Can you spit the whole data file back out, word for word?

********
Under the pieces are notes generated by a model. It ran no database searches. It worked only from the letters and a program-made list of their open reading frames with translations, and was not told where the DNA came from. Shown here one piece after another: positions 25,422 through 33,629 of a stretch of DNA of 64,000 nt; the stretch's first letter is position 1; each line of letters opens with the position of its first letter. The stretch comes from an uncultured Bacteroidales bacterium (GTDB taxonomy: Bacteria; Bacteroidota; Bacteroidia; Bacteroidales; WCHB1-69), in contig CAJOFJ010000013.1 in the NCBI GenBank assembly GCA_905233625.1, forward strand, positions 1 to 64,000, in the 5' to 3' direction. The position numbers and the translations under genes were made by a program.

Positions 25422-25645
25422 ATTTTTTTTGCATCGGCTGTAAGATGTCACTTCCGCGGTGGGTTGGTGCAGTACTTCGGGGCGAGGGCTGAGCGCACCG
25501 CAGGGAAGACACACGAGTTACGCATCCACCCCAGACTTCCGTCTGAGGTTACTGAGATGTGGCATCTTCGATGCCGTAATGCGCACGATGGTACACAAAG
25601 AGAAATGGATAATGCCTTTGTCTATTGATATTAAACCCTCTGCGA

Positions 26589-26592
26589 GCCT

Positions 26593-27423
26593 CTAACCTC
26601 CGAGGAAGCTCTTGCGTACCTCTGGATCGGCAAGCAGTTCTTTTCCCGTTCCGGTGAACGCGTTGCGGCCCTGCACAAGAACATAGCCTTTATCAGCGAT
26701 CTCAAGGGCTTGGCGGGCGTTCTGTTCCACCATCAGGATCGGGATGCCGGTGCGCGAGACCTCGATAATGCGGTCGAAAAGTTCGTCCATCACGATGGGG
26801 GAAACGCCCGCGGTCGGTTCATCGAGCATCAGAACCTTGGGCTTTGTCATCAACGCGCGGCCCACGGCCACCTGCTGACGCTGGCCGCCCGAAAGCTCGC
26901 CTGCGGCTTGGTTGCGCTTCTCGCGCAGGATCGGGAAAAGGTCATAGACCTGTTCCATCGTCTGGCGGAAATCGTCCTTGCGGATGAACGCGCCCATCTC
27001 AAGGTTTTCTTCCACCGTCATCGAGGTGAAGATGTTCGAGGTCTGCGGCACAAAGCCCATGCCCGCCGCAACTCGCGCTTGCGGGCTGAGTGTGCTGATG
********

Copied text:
Under the pieces are notes generated by a model. It ran no database searches. It worked only from the letters and a program-made list of their open reading frames with translations, and was not told where the DNA came from. Shown here one piece after another: positions 25,422 through 33,629 of a stretch of DNA of 64,000 nt; the stretch's first letter is position 1; each line of letters opens with the position of its first letter. The stretch comes from an uncultured Bacteroidales bacterium (GTDB taxonomy: Bacteria; Bacteroidota; Bacteroidia; Bacteroidales; WCHB1-69), in contig CAJOFJ010000013.1 in the NCBI GenBank assembly GCA_905233625.1, forward strand, positions 1 to 64,000, in the 5' to 3' direction. The position numbers and the translations under genes were made by a program.

Positions 25422-25645
25422 ATTTTTTTTGCATCGGCTGTAAGATGTCACTTCCGCGGTGGGTTGGTGCAGTACTTCGGGGCGAGGGCTGAGCGCACCG
25501 CAGGGAAGACACACGAGTTACGCATCCACCCCAGACTTCCGTCTGAGGTTACTGAGATGTGGCATCTTCGATGCCGTAATGCGCACGATGGTACACAAAG
25601 AGAAATGGATAATGCCTTTGTCTATTGATATTAAACCCTCTGCGA

Positions 26589-26592
26589 GCCT

Positions 26593-27423
26593 CTAACCTC
26601 CGAGGAAGCTCTTGCGTACCTCTGGATCGGCAAGCAGTTCTTTTCCCGTTCCGGTGAACGCGTTGCGGCCCTGCACAAGAACATAGCCTTTATCAGCGAT
26701 CTCAAGGGCTTGGCGGGCGTTCTGTTCCACCATCAGGATCGGGATGCCGGTGCGCGAGACCTCGATAATGCGGTCGAAAAGTTCGTCCATCACGATGGGG
26801 GAAACGCCCGCGGTCGGTTCATCGAGCATCAGAACCTTGGGCTTTGTCATCAACGCGCGGCCCACGGCCACCTGCTGACGCTGGCCGCCCGAAAGCTCGC
26901 CTGCGGCTTGGTTGCGCTTCTCGCGCAGGATCGGGAAAAGGTCATAGACCTGTTCCATCGTCTGGCGGAAATCGTCCTTGCGGATGAACGCGCCCATCTC
27001 AAGGTTTTCTTCCACCGTCATCGAGGTGAAGATGTTCGAGGTCTGCGGCACAAAGCCCATGCCCGCCGCAACTCGCGCTTGCGGGCTGAGTGTGCTGATG